recognition to improve the specific performance of technologies designed to assist in firearms identification and to address systematically the problems that prevent current technologies from being scaled up.


Forensic analysis of firearms has traditionally been a process in which an expert examiner is charged with the task of matching spent cartridge cases or bullets with a particular firearm or linking evidence from different crimes to a particular weapon. This is fundamentally a process of verification, in which a hypothesis—that the same firearm was used in two firings—is accepted, rejected, or found to be inconclusive. This judgment is made on the basis of physical markings on the cartridge case or bullet, generally observed visually by the firearms examiner with the assistance of a microscope. An examiner must usually support the judgment of a match in court and thus seeks considerable evidence of a match in order to reach the conclusion of a definitive match.

In considering the development of ballistic image databases, it is critically important to distinguish this traditional process of verification, in which there are external reasons that lead investigators to ask whether two bullets or casings were fired by the same firearm, from the process of search in which a number of cases are compared with the goal of finding possible reasons to tie them together. In verification, one is validating or rejecting a specific hypothesis on the basis of additional data, in this case forensic evidence. In search, one is trying to come up with potential hypotheses by filtering through potentially large amounts of data. In general, search tasks are considerably more difficult than verification tasks. This same distinction arises in a number of areas other than ballistics, most notably biometrics. For instance, it is a considerably easier task to determine whether two particular fingerprints match each other than it is to find potentially matching fingerprints from a large database.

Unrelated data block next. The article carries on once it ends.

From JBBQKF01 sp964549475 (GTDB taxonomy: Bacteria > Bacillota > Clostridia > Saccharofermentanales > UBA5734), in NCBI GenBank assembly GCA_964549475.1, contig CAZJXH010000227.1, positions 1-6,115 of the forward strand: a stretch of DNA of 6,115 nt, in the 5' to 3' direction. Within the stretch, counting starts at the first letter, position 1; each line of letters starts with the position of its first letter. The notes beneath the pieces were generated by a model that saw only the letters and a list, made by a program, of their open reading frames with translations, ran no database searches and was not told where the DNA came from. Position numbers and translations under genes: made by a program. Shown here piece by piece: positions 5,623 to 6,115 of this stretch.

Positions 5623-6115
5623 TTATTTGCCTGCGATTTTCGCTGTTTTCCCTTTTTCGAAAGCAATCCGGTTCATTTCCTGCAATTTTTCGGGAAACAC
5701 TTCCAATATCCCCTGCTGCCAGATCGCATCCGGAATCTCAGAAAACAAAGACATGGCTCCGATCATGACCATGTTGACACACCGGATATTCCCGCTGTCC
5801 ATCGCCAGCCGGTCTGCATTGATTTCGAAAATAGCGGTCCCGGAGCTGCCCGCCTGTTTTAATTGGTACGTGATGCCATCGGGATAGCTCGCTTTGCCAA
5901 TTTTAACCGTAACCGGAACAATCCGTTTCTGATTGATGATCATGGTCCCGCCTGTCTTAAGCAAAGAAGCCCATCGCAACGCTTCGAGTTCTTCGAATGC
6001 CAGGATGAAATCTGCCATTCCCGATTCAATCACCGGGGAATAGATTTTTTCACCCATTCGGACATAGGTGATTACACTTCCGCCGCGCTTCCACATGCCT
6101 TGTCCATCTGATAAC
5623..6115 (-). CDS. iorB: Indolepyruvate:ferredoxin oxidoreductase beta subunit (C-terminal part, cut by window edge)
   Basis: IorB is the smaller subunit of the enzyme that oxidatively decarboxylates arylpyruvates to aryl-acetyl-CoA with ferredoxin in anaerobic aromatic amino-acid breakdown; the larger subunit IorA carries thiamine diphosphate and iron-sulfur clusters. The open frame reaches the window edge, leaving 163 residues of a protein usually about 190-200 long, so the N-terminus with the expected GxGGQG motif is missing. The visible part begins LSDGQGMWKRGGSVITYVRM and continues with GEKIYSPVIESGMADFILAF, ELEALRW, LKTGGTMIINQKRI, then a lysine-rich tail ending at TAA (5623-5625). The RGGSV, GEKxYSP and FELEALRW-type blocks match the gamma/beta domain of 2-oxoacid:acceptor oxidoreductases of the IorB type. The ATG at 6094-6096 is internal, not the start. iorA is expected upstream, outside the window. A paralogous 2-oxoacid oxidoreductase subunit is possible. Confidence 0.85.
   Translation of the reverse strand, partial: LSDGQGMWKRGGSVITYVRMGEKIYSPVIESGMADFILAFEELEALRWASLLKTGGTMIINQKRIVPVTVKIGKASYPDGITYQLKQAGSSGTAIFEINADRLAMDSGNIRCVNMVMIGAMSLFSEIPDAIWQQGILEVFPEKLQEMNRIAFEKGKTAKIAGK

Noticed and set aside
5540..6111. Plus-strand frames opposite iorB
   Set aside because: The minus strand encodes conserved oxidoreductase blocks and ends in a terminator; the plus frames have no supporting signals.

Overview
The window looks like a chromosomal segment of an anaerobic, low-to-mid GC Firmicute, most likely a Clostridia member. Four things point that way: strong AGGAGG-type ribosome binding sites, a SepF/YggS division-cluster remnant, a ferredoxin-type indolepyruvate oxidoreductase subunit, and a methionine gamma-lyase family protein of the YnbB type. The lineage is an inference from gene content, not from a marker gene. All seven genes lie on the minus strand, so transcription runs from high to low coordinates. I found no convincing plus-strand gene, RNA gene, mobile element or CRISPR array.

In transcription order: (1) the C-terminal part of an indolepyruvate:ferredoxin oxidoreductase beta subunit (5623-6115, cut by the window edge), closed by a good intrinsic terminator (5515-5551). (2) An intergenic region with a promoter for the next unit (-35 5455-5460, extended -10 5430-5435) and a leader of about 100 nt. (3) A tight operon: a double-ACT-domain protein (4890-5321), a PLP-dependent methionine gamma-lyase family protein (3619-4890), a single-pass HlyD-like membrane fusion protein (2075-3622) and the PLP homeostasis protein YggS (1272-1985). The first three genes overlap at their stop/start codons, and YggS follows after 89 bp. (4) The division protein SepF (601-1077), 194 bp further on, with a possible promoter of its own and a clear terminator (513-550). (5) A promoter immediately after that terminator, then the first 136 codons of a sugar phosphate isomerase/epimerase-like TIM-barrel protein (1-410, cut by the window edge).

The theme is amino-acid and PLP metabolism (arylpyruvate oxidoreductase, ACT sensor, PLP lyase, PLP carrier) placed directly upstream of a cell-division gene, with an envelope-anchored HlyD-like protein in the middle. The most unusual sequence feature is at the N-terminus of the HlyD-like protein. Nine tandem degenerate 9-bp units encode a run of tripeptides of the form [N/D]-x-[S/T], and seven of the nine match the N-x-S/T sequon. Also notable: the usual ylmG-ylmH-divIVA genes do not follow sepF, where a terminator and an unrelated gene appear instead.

A central distinction between verification and search is that in a verification task one can be quite conservative, not accepting a match unless there is overwhelming evidence. In law enforcement this is ensured by the courts and expert testimony. In fingerprint-based security systems, this is ensured by requiring a very high-quality match of an individual’s stored fingerprint to the one read by a scanner, even if that requires several attempts by a user to have the print correctly read. In contrast, for a search task, if a system is too conservative it does not generate any useful potential matches, or hypotheses, to consider. Yet if a search system is not conservative enough, it generates too many useless hypotheses or false leads. Neither of these approaches is very useful. Thus, for search-based tasks, such as a ballistic image database, it is very important that the system have both a low false

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